I love reading the right-wing punditry on the Democratic presidential primary race. There’s a lot of wishful thinking and projection mixed in with the gossip and rumormongering. There’s still a total obsession with Clintonisma, and Bill Safire’s column this morning in the Times follows in a long line of Hillary-obsessed predictions from the libertarian-neocon margin of the Republican universe that Safire inhabits.
(Does anyone else think he’s been really disappointing on McLehrer, either mouthing obviously false talking points – he repeated the canard that the 9th Circuit is the “most overturned,” for example – or defaming liberalism, which he calls leftism, in a generic way? Strangely, for example, he put down the ruling on the Recall, but then said he agreed with it, but not on the merits, sinply because he likes the idea of living with the results of elections. I agree with that principle, but it’s strange that he was willing to applaud the outcome while criticizing the legal reasoning.)
What caught my eye this morning was that he took the already smeared-together statements Clark made about (1) the general attempt to associate 9/11 and Iraq emanating from “around the White House” and elsewhere and (2) his report that someone asked him to make that association on television on the day (or within a day of?) the attack, without being able to substantiate the claim. Admittedly, what he said could be read as implying that the call asking him to make the connection on the air came directly from the White House. Paul Krugman made this leap and reported it as such. Perhaps because Krugman’s principled attempt to hold the Bush administration accountable to the verities of traditional conservative-style neoliberal economics and simple standards of truthtelling has turned him into a right-wing bogeyman, the same tired old pundits (from George Will on down) latched onto the Krugman interpretation of Clark’s assertions.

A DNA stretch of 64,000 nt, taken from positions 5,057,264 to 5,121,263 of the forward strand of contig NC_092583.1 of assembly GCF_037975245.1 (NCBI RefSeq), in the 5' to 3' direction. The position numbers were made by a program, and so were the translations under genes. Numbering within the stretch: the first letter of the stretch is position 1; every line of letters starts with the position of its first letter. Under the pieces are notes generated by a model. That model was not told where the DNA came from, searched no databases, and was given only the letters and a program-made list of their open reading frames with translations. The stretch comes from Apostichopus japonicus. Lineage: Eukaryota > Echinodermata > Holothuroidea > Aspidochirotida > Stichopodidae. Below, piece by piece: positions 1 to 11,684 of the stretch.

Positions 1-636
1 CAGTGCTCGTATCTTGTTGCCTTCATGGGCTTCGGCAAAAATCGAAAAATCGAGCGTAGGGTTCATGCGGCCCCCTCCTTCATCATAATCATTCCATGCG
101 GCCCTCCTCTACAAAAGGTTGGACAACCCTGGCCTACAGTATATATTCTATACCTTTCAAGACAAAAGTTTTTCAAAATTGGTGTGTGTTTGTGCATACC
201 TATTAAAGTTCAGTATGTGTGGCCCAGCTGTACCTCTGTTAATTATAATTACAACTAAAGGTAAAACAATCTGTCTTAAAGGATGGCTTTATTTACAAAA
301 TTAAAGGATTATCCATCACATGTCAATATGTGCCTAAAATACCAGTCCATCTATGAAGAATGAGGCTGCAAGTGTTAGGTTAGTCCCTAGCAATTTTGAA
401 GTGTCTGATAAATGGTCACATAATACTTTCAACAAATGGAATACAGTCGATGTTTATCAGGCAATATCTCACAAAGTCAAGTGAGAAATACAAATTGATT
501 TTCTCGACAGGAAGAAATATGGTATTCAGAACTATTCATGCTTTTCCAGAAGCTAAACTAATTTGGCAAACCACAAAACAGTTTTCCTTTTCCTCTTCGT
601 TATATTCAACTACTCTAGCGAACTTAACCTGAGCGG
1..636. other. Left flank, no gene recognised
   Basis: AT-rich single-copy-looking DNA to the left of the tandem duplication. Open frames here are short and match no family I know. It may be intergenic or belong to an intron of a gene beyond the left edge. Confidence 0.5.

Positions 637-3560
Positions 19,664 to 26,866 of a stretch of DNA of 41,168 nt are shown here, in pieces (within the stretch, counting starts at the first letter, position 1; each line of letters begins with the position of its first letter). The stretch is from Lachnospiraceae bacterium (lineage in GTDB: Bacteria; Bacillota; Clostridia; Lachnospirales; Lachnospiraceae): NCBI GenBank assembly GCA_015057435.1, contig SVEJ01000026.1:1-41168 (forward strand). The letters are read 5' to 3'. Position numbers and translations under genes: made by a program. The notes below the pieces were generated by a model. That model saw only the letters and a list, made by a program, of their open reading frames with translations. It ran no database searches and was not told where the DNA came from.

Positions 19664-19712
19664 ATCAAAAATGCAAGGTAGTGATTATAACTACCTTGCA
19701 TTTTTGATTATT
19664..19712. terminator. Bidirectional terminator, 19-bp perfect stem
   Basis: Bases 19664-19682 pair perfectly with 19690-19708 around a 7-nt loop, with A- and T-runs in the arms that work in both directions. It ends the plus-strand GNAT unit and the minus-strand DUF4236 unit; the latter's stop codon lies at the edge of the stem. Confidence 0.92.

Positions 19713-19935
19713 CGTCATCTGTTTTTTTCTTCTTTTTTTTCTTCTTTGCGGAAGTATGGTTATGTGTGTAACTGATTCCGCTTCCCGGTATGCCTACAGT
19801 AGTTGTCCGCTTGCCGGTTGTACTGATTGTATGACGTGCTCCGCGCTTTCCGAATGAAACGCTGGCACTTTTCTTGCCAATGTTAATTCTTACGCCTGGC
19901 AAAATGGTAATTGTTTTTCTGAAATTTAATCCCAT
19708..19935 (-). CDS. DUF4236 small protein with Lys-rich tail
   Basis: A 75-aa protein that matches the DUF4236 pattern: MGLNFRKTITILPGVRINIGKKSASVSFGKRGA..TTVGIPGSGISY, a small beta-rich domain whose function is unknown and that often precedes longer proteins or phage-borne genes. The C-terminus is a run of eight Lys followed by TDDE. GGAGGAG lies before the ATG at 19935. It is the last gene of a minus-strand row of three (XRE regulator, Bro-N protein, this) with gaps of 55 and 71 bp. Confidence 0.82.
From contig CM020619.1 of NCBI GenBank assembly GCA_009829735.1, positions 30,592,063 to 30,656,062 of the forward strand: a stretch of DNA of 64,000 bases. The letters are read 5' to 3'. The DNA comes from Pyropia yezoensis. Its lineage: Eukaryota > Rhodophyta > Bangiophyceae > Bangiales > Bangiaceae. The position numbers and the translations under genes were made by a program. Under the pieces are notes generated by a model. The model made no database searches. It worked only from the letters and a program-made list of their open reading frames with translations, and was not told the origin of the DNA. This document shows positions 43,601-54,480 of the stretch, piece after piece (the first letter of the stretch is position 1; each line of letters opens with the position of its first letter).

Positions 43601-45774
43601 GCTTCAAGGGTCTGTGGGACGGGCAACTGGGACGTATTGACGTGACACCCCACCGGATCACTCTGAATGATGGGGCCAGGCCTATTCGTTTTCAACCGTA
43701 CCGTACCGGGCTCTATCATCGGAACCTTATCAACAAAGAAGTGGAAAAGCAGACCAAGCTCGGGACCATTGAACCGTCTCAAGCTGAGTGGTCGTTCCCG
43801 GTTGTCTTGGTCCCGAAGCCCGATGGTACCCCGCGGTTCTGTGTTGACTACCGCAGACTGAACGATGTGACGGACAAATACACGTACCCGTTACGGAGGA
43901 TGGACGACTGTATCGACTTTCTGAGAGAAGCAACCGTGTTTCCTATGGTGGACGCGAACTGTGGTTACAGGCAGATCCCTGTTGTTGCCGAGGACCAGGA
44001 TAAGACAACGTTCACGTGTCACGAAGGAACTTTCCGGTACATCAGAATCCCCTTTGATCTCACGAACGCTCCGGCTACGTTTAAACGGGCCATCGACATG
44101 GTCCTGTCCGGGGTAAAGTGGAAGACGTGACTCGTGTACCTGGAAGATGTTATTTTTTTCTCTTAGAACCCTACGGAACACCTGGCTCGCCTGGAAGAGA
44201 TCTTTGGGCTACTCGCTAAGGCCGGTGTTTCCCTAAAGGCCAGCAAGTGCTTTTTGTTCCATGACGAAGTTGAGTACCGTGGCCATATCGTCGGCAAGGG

Then, when Clark clarified without repudiating a whit of his original statement, the spin is that he is changing his story. Safire takes this calumny a step further, writing today:
He began by claiming to have been pressured to stop his defeatist wartime CNN commentary by someone “around the White House”; challenged, he morphed that source into a Canadian Middle East think tank….
Count the errors and notice the spin. Asked to assert that Iraq was connected to 9/11 has somehow now morphed into pressured to stop his defeatist wartime commentary. Clark’s story takes plance on 9/11 or the day after. Safire’s version would necessarily have to have come later. Clark attributed the clamor of people connecting Iraq to al Qaeda after the attack as coming from “around the White House” as well as from other sources. Safire ties the White House reference to the idea of someone trying to influence the substance of Clark’s TV appearances (having already mangled what Clark reports he was asked to do).
George Will has already ignored demands that he correct his misstatements and creative editing of Clark’s comments (available for checking on the Web via transcripts). Is there any point in trying to hold Safire’s feat to the fire as well?